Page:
Tuesday, March 19, 2024

Q&A with Kenneth Kellogg,
Seattle Opera’s new Artistic Ambassador

Seattle Opera:
You were just named Seattle Opera’s Artistic Ambassador for the 2024/25 season. How are you envisioning this role as you prepare to step into it?

Kenneth Kellogg:
The first thing this new role makes me think of is my elementary school teacher. As a young person, I could always see how much she loved music—it was infectious. It impacted me as a kid, which led me on a path first to enjoying music, and then to music taking over my life.

I think of my role as Artistic Ambassador as an extension of that. Music has been a blessing to my life in so many ways: it’s what I think of day and night, it helps me provide for my family, it’s taken me to worlds that I never thought possible. I just hope I can exude the same infectious spirit for music and art that my teacher did for me. Seattle Opera:
What do you hope to accomplish in your time as Artistic Ambassador? What are your dreams for the role?

Kenneth Kellogg:
I always joke that opera, as an art form, needs a PR person. Every company has their own idea about what opera is, and everyone’s spread across the world doing their own thing. So the idea of what opera is is diluted, and we miss the big picture of what opera means and what it can be for our lives.

So I kind of want to be that PR person. Ultimately, it’s our job to show people what makes opera special, to introduce them to the joys it can bring. This is one of the things I hope to be able to share with audiences in Seattle and around the world.

Kenneth Kellogg as Malcolm X in X: The Life and Times of Malcolm X. © Sunny Martini.

Seattle Opera:
What are some ways that opera can reach people who have not experienced the art form before? Is there a way into this tradition, which some might find daunting?

Kenneth Kellogg:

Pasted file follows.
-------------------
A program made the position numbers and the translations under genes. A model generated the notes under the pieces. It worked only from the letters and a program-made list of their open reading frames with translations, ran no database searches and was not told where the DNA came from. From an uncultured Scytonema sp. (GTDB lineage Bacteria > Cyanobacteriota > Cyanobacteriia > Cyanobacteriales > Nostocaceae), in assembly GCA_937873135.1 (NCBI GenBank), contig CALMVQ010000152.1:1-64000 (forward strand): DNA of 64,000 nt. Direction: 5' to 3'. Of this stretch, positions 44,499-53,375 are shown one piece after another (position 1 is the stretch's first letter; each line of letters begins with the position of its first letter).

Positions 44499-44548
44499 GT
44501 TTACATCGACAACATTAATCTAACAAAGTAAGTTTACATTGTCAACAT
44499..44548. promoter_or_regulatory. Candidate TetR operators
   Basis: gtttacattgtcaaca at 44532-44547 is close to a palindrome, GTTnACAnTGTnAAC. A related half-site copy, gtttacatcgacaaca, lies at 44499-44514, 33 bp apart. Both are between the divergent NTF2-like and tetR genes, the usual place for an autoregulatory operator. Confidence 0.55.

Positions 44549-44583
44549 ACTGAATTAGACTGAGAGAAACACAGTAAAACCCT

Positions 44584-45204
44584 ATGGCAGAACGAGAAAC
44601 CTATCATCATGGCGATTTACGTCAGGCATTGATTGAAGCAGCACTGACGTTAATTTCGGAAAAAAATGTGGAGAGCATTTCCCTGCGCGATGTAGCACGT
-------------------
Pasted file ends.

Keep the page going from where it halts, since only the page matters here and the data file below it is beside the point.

It begins with how we talk about opera and what stories are being told. Most people who haven’t been to the opera before come for the first time either because of a personal invitation from someone who’s inside of opera or because they’re attracted to a particular story that hasn’t been on the opera stage before. And oftentimes the reaction I hear from these audience members is “Wow, I didn’t know that that was what opera is like.” Getting over that hurdle is the toughest part. But I find once people are there and they’ve experienced something they can relate to, they often want to come back.

Seattle Opera:
What are some steps that opera companies can take to help remove that hurdle?

Kenneth Kellogg:
For me, it all comes down to the storytelling. You have to let people know that opera is relevant to them, and show them why it’s relevant. Many of the responses I heard to X: The Life and Times of Malcolm X had to do with how meaningful it was for audience members to see themselves or their culture represented on stage. That speaks to the power we have as artists to portray things that really matter to people. Maybe that means expanding the repertoire, maybe it means talking about the current repertoire in different ways. Either way, we have to make opera matter to people rather than expecting people to do that work themselves. We have to be imaginative. We have to create things that matter.

Kenneth Kellogg as The Father along with Briana Hunter as The Mother in Blue. © Philip Newton.

Seattle Opera:
In what ways do you think Seattle Opera could be doing those things better?

Kenneth Kellogg:
The times that I’ve been here, I think Seattle has done a great job at it. But one thing I see at every company is that when they choose to do a show that’s outside of their norm—and typically it’s a Black show—you’ll notice the extra effort the company puts in to reach a broader audience. That effort needs to be made for every show, not just the ones that are outside of our comfort zone.

Seattle Opera:
What do you envision for the future for opera as an art form? Where would you like to see opera ten years from now?

Kenneth Kellogg: